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Original Research: ASTHMA |

No Symptoms, No Asthma*: The Acute Episodic Disease Belief Is Associated With Poor Self-Management Among Inner-City Adults With Persistent Asthma

Ethan A. Halm, MD, MPH; Pablo Mora, PhD; Howard Leventhal, PhD
Author and Funding Information

*From the Division of General Internal Medicine (Dr. Halm), Department of Medicine, Mount Sinai School of Medicine, New York, NY; and Institute for Health, Health Care Policy and Aging Research (Drs. Mora and Leventhal), Rutgers University, New Brunswick, NJ.

Correspondence to: Ethan A. Halm, MD, MPH, Division of General Internal Medicine, Mount Sinai School of Medicine, Box 1087, One Gustave L. Levy Place, New York, NY 10029; e-mail: ethan.halm@mountsinai.org



Chest. 2006;129(3):573-580. doi:10.1378/chest.129.3.573
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Objective: Asthma morbidity and mortality is highest among inner-city populations. Suboptimal beliefs about the chronicity of asthma may perpetuate poor asthma control among inner-city asthmatics. This study sought to characterize beliefs about the chronicity of disease and its correlates in a cohort of inner-city adults with persistent asthma.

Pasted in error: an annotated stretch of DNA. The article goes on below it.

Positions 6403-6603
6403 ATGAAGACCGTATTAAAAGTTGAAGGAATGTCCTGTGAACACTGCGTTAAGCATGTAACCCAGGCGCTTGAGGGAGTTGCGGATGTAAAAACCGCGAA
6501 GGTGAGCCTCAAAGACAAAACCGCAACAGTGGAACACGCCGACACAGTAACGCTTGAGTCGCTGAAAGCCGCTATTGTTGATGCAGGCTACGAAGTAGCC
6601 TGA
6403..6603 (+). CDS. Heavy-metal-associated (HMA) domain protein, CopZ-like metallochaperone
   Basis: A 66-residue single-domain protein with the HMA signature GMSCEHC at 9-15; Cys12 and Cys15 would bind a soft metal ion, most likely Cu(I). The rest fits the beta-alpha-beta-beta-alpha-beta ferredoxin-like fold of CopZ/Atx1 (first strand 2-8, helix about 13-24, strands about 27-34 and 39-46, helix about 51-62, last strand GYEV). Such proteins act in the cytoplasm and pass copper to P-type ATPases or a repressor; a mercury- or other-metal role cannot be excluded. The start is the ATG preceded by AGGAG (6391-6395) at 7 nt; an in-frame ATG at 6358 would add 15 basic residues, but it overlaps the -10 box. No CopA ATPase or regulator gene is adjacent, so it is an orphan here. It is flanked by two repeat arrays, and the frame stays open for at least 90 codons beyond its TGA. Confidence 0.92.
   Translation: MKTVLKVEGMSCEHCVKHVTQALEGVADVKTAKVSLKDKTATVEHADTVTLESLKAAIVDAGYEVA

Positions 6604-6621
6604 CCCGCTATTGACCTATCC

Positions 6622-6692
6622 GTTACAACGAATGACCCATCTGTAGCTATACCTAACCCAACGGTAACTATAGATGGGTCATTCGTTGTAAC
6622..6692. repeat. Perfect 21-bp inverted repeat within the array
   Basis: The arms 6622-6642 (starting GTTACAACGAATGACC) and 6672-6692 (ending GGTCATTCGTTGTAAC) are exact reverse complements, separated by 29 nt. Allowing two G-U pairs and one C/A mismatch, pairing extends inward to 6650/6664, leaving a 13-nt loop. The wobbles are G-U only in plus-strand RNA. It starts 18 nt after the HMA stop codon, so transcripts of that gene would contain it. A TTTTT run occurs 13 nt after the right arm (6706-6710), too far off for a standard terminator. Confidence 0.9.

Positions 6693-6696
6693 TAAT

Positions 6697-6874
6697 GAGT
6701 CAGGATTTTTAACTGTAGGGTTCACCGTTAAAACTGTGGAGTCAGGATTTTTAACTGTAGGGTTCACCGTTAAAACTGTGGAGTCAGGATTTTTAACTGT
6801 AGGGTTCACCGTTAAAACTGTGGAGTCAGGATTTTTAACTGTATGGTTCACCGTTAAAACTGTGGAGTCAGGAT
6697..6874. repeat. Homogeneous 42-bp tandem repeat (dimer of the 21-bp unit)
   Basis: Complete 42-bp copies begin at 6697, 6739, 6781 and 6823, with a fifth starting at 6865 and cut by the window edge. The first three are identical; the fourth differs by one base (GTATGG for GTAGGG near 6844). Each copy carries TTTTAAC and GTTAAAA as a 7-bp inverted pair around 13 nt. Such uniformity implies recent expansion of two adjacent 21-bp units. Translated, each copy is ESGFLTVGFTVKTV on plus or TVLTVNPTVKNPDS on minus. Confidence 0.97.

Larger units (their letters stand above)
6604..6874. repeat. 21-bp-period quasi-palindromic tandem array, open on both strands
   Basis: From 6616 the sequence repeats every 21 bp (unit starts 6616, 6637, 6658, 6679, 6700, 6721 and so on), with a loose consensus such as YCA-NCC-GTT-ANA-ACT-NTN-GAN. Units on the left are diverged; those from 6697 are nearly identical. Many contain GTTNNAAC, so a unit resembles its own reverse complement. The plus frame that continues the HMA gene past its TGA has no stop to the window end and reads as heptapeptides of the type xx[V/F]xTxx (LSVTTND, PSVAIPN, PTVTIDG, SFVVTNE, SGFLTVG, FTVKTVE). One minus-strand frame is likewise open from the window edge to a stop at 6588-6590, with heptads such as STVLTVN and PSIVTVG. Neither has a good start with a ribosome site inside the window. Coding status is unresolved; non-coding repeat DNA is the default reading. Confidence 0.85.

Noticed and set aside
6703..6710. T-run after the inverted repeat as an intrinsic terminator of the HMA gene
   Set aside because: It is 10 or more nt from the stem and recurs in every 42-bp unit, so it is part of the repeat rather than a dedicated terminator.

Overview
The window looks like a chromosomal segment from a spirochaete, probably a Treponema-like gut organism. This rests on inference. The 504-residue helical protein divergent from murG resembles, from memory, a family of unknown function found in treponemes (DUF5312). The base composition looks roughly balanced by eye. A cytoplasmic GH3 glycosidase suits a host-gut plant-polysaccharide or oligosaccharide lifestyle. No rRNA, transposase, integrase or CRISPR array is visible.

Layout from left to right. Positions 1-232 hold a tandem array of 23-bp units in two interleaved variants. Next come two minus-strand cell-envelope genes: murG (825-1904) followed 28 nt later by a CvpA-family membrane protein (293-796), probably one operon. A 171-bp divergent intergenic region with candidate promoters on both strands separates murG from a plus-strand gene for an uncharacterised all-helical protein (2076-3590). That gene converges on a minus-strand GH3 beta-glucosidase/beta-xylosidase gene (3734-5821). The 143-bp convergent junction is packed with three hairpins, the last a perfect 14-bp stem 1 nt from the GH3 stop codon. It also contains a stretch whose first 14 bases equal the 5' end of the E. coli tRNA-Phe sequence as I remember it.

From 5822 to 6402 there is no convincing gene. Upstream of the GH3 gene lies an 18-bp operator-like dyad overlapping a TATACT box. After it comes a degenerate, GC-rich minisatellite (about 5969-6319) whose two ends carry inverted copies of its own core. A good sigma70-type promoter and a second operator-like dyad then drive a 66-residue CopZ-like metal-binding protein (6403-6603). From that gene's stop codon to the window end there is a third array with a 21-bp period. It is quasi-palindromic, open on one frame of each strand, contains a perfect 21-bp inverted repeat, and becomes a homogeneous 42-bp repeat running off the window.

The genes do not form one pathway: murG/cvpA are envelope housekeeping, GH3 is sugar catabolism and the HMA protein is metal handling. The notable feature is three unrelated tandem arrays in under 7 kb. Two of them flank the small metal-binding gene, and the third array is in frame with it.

Design: Prospective, longitudinal, observational cohort study.

Patients: One hundred ninety-eight adults hospitalized with asthma over a 12-month period at an inner-city teaching hospital.

Measurements: Sociodemographics, clinical history, disease beliefs, and self-management behaviors were collected by interview. Information on self-reported use of inhaled corticosteroids (ICS), peak flowmeters, and regular asthma visits was collected during hospitalization, and 1 month and 6 months after discharge.

Results: This cohort was predominantly low income and nonwhite, with high rates of prior intubation, oral steroid use, and emergency department visits and hospitalizations. Overall, 53% of patients believed they only had asthma when they were having symptoms, what we call the no symptoms, no asthma belief. Men patients, those ≥ 65 years old, and those with no usual place of care had greater odds of having the no symptoms, no asthma belief, and those receiving oral steroids all or most of the time or with symptoms most days had half the odds of having this belief (p < 0.05 for all). The no symptoms, no asthma belief was negatively associated with beliefs about always having asthma, having lung inflammation, or the importance of using ICS, and was positively associated with expecting to be cured. The acute disease belief was associated with one-third lower odds of adherence to ICS when asymptomatic at all three time periods (p < 0.02 for all).

Conclusion: The single question, “Do you think you have asthma all of the time, or only when you are having symptoms?” can efficiently identify patients who do not think about or manage their asthma as a chronic disease.


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